This chapter is so full of references to the Old English language and Anglo-Saxon culture that we feel we have stepped out of Middle-Earth and into medieval England as it was in the days before the Norman Conquest. Hrothgar, the king in the Beowulf epic, would feel right at home in Théoden’s court, and Aragorn recites a few lines of poetry that seem to be taken straight from The Wanderer, a well-known Old English elegy.
That said, the remaining members of the Fellowship have not escaped a chain of events that is very Middle-Earth indeed. We analyze the character of Théoden before and after his “enlightenment.” What is going on with him? What kind of spell was he even under?
This fascinating chapter kicks off a comparison of two apparently different Gandalfs (Gendelf?), the old and the new, the Grey and the White. What exactly has happened to our beloved Pilgrim? Imagery of light and dark pervades this episode as we contemplate Gandalf’s journey and transformation.
The lectio section asks the question: how can you trust people or situations that could pose a threat to you? How can you come to feel comfortable, even at home, among forces that could spell your destruction?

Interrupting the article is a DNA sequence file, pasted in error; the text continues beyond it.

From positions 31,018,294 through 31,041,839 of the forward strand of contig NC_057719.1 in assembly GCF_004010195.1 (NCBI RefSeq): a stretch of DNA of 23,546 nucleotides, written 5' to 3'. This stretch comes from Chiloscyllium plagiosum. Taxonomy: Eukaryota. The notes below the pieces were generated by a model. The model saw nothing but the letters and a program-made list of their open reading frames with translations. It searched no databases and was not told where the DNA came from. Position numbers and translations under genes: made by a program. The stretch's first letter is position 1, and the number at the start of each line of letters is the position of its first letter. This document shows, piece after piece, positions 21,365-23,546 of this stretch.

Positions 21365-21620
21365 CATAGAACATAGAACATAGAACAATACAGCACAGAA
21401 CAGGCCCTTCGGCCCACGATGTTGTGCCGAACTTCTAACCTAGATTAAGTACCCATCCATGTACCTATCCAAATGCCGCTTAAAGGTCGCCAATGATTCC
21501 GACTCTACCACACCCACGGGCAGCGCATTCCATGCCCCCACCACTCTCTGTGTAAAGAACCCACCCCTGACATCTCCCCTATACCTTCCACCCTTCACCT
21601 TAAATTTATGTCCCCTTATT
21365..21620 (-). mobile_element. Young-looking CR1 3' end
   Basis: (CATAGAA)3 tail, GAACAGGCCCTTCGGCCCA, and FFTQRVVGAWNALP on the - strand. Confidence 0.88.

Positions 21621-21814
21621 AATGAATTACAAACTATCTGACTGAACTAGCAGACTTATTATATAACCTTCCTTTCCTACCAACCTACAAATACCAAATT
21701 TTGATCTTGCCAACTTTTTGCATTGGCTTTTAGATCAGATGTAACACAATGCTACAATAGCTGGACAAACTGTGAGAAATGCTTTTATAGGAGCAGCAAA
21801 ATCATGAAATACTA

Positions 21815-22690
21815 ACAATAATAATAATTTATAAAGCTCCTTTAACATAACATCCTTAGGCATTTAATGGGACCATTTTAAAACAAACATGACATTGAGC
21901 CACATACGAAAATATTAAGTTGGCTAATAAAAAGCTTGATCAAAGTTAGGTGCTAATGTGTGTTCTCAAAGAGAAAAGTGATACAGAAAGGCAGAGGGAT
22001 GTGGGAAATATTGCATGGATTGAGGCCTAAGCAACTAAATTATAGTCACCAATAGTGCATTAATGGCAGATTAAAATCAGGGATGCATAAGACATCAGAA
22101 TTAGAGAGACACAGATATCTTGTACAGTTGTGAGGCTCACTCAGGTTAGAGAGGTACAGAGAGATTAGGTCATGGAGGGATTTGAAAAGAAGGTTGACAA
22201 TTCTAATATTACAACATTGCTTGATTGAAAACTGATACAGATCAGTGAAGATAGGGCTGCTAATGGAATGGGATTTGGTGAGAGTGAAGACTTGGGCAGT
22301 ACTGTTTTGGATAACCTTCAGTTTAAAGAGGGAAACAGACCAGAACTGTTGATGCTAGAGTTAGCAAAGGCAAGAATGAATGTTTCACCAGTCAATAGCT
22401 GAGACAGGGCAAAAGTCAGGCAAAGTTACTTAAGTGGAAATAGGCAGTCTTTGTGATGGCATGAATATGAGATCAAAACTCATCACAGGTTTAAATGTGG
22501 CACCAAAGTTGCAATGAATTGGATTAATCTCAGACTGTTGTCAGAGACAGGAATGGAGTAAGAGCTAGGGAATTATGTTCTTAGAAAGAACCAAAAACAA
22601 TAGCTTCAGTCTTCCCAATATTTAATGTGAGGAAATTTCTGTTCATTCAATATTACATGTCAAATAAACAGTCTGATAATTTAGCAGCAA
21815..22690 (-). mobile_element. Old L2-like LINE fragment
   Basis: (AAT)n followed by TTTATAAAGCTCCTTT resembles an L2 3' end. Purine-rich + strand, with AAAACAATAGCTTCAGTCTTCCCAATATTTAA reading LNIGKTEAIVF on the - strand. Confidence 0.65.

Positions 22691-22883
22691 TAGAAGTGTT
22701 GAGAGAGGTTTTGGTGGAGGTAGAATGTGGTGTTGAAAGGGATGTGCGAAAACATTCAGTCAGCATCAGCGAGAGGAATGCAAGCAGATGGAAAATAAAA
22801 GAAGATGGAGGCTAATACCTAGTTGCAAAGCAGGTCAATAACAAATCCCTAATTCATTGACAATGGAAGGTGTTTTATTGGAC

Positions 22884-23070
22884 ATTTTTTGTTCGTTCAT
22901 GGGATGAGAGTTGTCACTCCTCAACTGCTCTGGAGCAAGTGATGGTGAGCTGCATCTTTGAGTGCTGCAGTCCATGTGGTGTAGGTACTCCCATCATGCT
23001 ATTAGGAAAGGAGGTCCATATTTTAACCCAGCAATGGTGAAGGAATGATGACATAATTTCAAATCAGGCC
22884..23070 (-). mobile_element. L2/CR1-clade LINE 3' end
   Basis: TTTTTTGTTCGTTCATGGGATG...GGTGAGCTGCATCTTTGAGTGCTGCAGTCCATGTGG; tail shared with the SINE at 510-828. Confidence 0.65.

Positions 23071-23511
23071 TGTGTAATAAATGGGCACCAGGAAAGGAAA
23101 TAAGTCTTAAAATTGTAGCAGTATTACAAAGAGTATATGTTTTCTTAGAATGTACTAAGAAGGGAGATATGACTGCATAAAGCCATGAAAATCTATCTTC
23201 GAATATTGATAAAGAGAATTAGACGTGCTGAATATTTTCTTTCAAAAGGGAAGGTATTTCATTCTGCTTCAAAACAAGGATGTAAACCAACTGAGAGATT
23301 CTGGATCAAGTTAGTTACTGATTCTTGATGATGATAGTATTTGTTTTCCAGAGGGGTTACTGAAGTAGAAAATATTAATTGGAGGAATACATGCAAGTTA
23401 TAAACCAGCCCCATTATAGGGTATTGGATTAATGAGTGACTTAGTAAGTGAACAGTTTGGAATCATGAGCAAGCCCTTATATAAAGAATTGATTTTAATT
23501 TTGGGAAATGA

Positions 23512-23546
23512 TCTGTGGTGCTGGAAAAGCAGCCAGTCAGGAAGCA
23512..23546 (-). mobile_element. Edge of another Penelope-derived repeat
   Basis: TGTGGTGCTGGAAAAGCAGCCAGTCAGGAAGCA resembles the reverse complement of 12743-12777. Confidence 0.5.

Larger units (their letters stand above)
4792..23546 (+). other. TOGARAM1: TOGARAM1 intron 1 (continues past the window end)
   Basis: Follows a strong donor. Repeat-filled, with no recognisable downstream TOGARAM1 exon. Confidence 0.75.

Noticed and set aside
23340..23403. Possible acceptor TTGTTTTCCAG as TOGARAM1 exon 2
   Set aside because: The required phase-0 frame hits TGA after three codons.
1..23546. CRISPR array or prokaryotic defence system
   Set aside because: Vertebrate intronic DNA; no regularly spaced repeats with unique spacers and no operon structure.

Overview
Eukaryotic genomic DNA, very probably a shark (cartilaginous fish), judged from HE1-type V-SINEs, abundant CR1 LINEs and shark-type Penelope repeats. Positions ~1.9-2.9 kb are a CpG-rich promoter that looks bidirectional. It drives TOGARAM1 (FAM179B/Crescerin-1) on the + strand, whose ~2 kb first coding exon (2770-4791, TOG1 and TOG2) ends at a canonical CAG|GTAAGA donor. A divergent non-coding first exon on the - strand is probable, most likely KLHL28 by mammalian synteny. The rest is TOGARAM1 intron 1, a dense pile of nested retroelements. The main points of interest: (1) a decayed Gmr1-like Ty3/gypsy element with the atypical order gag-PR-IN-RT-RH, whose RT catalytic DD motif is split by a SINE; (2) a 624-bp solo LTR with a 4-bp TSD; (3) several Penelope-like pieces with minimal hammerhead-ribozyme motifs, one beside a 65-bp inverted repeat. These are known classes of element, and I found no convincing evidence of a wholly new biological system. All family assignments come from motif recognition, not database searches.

We discuss the sad history of the Ents and Entwives. But there are also silver linings in this half-chapter, like the notion of having a network of friends in one’s old age. Nathan analyzes the hell out of the name “Quickbeam.”
Courage has been deemed the theme of this chapter. We examine the motives of the Ents in their sudden—hasty?—departure for Isengard.
What is it like to be an Ent? This episode—or half-episode, since we think “Treebeard” has got enough to work with for two full shows—gives us an anthropological overview of a new species, the Ent, just as we learned about Orcs in the previous chapter.
Of course, Ents are anything but new, and have a rich cultural heritage which we are made privy to in this chapter. We discuss the contemplative lens through which Ents see the world.
In this episode, in the spirit of Éomer’s exchange with Aragorn, we discuss how to make decisions in tough or novel political times. We also examine—carrying on the discussion from last chapter—what may be seen as the absurdity of Aragorn’s hope that Merry and Pippin may yet be alive.
We also see a huge amount of Anglo-Saxon—that is to say, Old English—influence in this chapter, in people- and place-names in the kingdom of Rohan. We will be on the lookout for more such encroachments from Tolkien’s day job as an Old English philologist in future chapters!
The Tolkien Heads are back in action after our winter hiatus! In this episode we jump right into The Two Towers.
In a slightly reworked format for the chapter review, Nathan declares this chapter’s theme to be decisions, and indeed the chapter is packed with decisions, choices, and minor crises. We focus in particular on Aragorn’s decision-making process, and a few examples that lend themselves to analysis.